their claim that the absence of a stay would subject them to immediate and irreparable injury. Hirschfeld v. Spanakos, 1995 WL 747759, *3. These factors, particularly when coupled with the appearance of bad faith from the timing of the motion, leads this Court to find that no reasonable litigant who was informed accurately of the applicable law realistically could have expected success on the merits.
The question whether there was a constitutional violation therefore turns upon the Board's subjective intent in filing the stay motion, which is the subject of the second branch of the Professional Real Estate Investors test.1 The possibilities range along a spectrum.
At one end is the possibility that the Board, although objectively chargeable with knowledge that it was unlikely to obtain a stay, was not subjectively aware that the odds were so heavily against it and, in fact, acted without any purpose to interfere with Hirschfeld's campaign except to the extent that the Second Circuit might hold that the Board was entitled to a stay that would have kept him off the ballot. In that event, it would have acted in a bona fide if ill-advised effort to enforce a provision of the New York Election Law that previously had been upheld by the Second Circuit. See Hirschfeld, 1995 WL 747759, *2.
The opposite end of the spectrum is implied by an argument previously made in this case by Hirschfeld. Hirschfeld has suggested that the effect of the Board's appeal and stay motion, the latter made as it was days before the election, was to create uncertainty as to whether Hirschfeld would be on the ballot and thus to discourage prospective voters, contributors and media coverage and generally undermine his prospects for success. If the Board subjectively understood that the stay motion was doomed, it is difficult to imagine any reason for the motion other than to disrupt the campaign.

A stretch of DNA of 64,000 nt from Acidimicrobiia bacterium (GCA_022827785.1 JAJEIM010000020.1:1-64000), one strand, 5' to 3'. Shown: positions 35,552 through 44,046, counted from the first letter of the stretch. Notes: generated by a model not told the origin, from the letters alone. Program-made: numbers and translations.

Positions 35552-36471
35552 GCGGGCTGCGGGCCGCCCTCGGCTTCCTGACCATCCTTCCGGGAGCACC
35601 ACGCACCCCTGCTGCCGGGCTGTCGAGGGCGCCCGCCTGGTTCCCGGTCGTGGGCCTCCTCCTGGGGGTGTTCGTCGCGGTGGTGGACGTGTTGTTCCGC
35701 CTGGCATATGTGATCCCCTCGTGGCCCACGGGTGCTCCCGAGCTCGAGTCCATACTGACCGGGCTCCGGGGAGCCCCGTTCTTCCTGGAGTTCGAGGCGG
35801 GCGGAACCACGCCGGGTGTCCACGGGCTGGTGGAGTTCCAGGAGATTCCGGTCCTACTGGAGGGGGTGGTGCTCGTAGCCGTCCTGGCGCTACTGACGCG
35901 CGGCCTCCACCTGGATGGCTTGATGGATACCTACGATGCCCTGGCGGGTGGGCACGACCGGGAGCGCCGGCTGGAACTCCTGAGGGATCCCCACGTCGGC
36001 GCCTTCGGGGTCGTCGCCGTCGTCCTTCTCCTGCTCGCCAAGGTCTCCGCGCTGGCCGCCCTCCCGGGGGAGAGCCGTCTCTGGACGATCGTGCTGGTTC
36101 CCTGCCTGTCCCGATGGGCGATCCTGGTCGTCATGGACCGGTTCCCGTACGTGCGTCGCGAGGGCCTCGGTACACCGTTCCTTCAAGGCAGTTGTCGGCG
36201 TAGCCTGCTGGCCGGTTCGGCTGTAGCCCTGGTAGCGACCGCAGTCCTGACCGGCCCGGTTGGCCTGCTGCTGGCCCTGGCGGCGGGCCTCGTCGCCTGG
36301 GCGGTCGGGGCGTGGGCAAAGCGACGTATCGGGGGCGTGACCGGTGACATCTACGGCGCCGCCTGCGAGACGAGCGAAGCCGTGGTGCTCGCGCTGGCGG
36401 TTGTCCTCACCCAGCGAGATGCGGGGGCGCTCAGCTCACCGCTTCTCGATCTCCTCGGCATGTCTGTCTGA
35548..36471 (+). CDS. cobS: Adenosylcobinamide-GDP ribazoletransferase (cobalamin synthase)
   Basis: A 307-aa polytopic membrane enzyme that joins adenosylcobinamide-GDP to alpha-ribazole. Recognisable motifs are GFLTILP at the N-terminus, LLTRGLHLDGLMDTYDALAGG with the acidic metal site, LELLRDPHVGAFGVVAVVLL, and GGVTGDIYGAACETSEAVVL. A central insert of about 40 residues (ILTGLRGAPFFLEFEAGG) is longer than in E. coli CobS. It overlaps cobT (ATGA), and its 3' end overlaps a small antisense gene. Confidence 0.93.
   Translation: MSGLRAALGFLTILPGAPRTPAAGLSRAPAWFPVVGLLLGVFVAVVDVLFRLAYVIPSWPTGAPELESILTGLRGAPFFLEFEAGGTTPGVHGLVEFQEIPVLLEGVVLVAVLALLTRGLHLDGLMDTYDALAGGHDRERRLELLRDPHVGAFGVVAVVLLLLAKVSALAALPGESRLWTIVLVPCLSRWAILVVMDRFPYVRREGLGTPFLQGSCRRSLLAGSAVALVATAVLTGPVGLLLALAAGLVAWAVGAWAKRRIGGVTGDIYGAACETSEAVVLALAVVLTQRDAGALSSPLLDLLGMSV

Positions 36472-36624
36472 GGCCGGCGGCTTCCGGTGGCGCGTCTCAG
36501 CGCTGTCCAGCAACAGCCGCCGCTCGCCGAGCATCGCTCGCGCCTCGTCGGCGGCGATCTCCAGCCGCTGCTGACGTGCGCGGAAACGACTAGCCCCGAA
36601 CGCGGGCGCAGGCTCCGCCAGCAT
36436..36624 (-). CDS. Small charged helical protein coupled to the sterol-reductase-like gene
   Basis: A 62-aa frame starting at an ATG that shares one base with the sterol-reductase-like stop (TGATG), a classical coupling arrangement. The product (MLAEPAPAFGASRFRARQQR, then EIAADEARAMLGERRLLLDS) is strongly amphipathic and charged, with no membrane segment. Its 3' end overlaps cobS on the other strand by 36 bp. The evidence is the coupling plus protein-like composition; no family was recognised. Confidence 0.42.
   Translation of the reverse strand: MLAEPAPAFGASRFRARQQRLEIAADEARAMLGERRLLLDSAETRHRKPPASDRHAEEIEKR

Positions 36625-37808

In both of these two cases, the Board would have "interfered" with the exercise of Hirschfeld's constitutional rights in the sense that it would have taken action that made it more difficult for Hirschfeld to be elected to Congress. In the first case, however, the intention would have been to keep him off the ballot as the outcome of the judicial process. In the second, it would have been to make his election more difficult "through the 'use [of] the governmental process - as opposed to the outcome of that process...." Columbia, 499 U.S. at 380 (emphasis in original). There are many intermediate points at which both such intentions would have been present in varying proportions.
The Court is aware that the Second Circuit, in the prior action, imposed sanctions on the Board on the ground, among others, that its stay motion was made in bad faith. Hirschfeld v. Board of Elections in the City of New York, 984 F.2d 35 (2d Cir. 1993). That determination, however, does not have preclusive effect in this subsequent action for three reasons. First, the process by which appellate courts impose sanctions suits the appellate courts' need to police the behavior of parties before them. But it typically is a summary process in which no testimony is taken and no cross-examination permitted. It does not afford litigants the full opportunity to litigate factual issues that is a prerequisite to giving the determination of factual issues preclusive effect in subsequent litigation. See Hirschfeld, 984 F.2d 35, 1995 WL 747759, at *2 n.2 (citing cases). Indeed, this case well illustrates the dangers of according preclusive effect to such determinations. Second, as previously discussed, the Court of Appeals' bad faith finding was not necessary to its ruling in the sense required before it may be given preclusive effect. Id. Third, the issue before the Second Circuit, although certainly similar, was not necessarily the same as that now presented here. The issue here is whether the Board acted for the subjective purpose of interfering with Hirschfeld's campaign by the effect of making the stay motion, as distinct from the effect that would have flowed from a decision by the Second Circuit to grant the motion. The Court of Appeals' conclusion that the motion was an abuse and made in bad faith in the sense that it was vexatious, harassing, or made for another improper purpose, 984 F.2d at 40, does not necessarily reflect a finding that the Board acted with the quite specific subjective intent required for liability here.
The facts critical to disposition of this issue are these: Judge Knapp issued a preliminary injunction requiring the Board to place Hirschfeld on the ballot on September 30, 1992. The Board resolved to appeal from that decision at a meeting held on October 6, 1992 at which no representative of the Corporation Counsel was present.
The matter then passed to the Corporation Counsel's office.